- May 16, 2011
- West of Boston
EVERYDAY VEHICLE, 3R OPERATIONS, INC.
AUGUST 15, 16, 2020, KEENE NH
CLASS REVIEW, AAR
AUGUST 15, 16, 2020, KEENE NH
CLASS REVIEW, AAR
Instructor: Brian A Sayers
Weather: Cloudy 70’s
Location: Cheshire County Shooting Sports Education Foundation, Keene NH
Class Size: 12 Students. 11 males, 1 female. All former students.
Round Count: 600 +/-
NOTE: This was an advanced class only open to prior students of 3R Operations Everyday Pistol and without the context of being in the class under the watchful eye of a competent instructor many of the drills and concepts were left out intentionally. There was a lot more in the class than in this AAR. Safety was always number one. Brian’s attention for us not breaking any of the safety rules at any time during the two-day class was impressive, at an OCD level of detail. Drills were explained multiple times to the group, demonstrated by Brian, and gone over a few times to each of us individually as we ran the drill.
We started off with a medical briefing, We had our safety briefing, really stressing the safety rules as we would be drawing our guns in a confined space with other students sometimes in front of us and to the left and right of us in the car. GO SLOW AND THINK ABOUT WHERE YOUR MUZZLE IS AT ALL TIMES.
Introductions were made and kept short as we all knew each other from previous classes with Brain. One of the more impressive things about Brain’s classes is that he has an extremely high customer retention rate. I would say over 90% of his students come back at for at least one additional class of his, and over 80% come back for multiple additional classes. That says a lot about his classes. Brian went over the course objectives and how the class was going to flow. We were going to start off slow and build the skills eventually getting too complex drills. All the drills were optional and if anyone decided not to do a drill it was no big deal, no one was to an eye roll or make a dumb ass comment about someone opting out[/b][/u]. Everyone did every drill in the two days.
We had a lecture on how setup our vehicle (based on Brain’s 21+ years of law enforcement) how to position mirrors so you can see all the way around your vehicle, structural details of your car, and how collisions affect the body. Where to place and NOT to place your hands on the steering wheel. How and what the airbags will do when they get deployed. Where exactly to position the driver’s seat. The proper distance you should keep between you and other cars, how to drive away from danger correctly. When your life is in danger there are certain things you can do with your car to get off the X, Brian goes over them in detail. Going to guns should be the third option when you are in your car to save a life. This class will go over in detail how to use that third option effectively and safely.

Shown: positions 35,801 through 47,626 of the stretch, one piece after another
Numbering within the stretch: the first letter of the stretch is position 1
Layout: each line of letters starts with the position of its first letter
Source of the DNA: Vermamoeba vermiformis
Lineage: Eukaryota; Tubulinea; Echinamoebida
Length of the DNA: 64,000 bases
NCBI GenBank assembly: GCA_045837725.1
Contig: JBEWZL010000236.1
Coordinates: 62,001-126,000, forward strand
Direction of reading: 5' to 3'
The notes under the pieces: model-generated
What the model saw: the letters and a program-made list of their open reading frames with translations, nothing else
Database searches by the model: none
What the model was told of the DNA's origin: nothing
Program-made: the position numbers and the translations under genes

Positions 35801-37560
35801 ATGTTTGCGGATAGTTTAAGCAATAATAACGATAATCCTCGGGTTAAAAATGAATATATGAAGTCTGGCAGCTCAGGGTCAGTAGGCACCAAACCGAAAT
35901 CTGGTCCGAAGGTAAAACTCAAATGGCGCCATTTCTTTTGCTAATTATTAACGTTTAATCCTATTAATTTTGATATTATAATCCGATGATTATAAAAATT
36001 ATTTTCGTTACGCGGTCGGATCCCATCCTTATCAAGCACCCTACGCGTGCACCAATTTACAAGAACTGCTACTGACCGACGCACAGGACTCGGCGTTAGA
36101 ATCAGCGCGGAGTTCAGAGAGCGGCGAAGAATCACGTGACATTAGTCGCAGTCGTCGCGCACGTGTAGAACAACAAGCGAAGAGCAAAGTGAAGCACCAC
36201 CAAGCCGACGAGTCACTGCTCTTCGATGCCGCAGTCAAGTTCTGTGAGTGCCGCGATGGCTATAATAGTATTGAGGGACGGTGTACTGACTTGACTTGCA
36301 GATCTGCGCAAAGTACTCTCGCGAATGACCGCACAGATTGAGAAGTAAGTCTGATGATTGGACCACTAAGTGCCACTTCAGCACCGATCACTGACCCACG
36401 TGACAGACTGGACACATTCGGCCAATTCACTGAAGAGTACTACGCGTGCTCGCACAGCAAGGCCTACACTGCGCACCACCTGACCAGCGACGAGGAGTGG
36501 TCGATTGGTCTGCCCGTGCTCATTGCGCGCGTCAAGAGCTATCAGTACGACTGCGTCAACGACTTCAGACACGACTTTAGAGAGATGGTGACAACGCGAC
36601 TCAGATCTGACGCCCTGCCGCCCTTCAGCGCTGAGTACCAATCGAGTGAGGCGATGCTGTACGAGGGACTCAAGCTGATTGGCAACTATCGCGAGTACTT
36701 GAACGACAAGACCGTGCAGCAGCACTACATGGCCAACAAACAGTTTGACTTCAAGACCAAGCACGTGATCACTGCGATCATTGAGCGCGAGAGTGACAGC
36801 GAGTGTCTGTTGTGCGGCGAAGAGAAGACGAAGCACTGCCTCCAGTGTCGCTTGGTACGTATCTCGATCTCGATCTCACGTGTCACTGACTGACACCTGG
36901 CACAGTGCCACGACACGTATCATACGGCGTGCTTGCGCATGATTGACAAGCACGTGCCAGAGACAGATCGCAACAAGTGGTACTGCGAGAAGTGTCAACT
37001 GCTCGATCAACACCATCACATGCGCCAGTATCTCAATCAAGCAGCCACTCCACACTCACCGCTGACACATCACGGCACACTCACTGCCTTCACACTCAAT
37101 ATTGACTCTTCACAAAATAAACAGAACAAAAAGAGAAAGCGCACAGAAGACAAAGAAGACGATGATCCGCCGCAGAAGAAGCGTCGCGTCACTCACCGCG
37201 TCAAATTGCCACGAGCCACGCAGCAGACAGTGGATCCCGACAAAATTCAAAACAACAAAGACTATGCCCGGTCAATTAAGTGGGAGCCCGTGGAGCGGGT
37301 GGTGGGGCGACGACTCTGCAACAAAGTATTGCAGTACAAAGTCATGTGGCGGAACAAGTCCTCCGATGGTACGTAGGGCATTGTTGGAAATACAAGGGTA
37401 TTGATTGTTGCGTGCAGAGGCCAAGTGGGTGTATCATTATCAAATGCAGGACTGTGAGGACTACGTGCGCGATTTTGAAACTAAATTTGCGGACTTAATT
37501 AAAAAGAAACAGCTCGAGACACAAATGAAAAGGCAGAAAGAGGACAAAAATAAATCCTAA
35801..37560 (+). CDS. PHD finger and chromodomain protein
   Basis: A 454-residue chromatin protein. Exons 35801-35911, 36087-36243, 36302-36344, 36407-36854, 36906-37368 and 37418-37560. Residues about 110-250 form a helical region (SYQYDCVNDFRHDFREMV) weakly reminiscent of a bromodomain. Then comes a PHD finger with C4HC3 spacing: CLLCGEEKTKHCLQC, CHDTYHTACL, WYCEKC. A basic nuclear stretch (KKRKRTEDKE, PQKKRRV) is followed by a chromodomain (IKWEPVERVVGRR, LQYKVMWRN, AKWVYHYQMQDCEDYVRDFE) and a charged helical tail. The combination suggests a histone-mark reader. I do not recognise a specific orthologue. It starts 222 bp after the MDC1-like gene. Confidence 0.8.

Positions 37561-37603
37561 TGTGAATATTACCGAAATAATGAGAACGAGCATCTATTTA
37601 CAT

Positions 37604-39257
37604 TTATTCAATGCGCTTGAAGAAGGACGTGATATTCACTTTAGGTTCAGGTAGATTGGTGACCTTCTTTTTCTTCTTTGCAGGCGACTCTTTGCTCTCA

We learned how to correctly unbuckle our seatbelts with two hands in case under the stress one hand misses the button, where and how our left hand is positioned behind the belt to ensure we are not tangled in the belt as we exit the vehicle. How to correctly open the car do with two hands and keep it from bouncing back at you.
The most important shot is the first one, our first shot of the day was to the heart of the bad guy from about five yards. We lined up and each of us walked up correctly drew our pistols as we got off the X, delivered a clean heart shot, and moved off to the side to finish the Wyatt Protocol (Fight, Asses, Scan & Top-off). We all had good shot placement and Brian told us we needed to shoot like that for the balance of the class.
Our first drill with the vehicle was with the door open we were to press the gas pedal simulating us trying to drive away, saying the words “vehicle down, bail-out”, unbuckle our seatbelt correctly, get out, draw our pistol, fire at a steel target, walk backward firing until we see the cover in our peripheral vision, move behind and utilize cover correctly, shoot the steel target until a cease-fire was called. We were to finish our Wyatt Protocol off to the side.
We built up tasks and skills on each drill doing the same type of drill, first door open drawing our pistol outside the vehicle, door closed opening the door correctly, drawing our pistol inside the vehicle, opening the door one-handed. We added a shooting passenger and did some drills communicating and working as a team to exit correctly while moving to cover while shooting the bad guy.
We were taught that we all do not go into the car at once. One of us stays out and looks around for danger until the car is ready to roll and then he/she gets in at the last second. Most attacks happen when you are getting into or out of the vehicle. Have a lookout during those times if possible.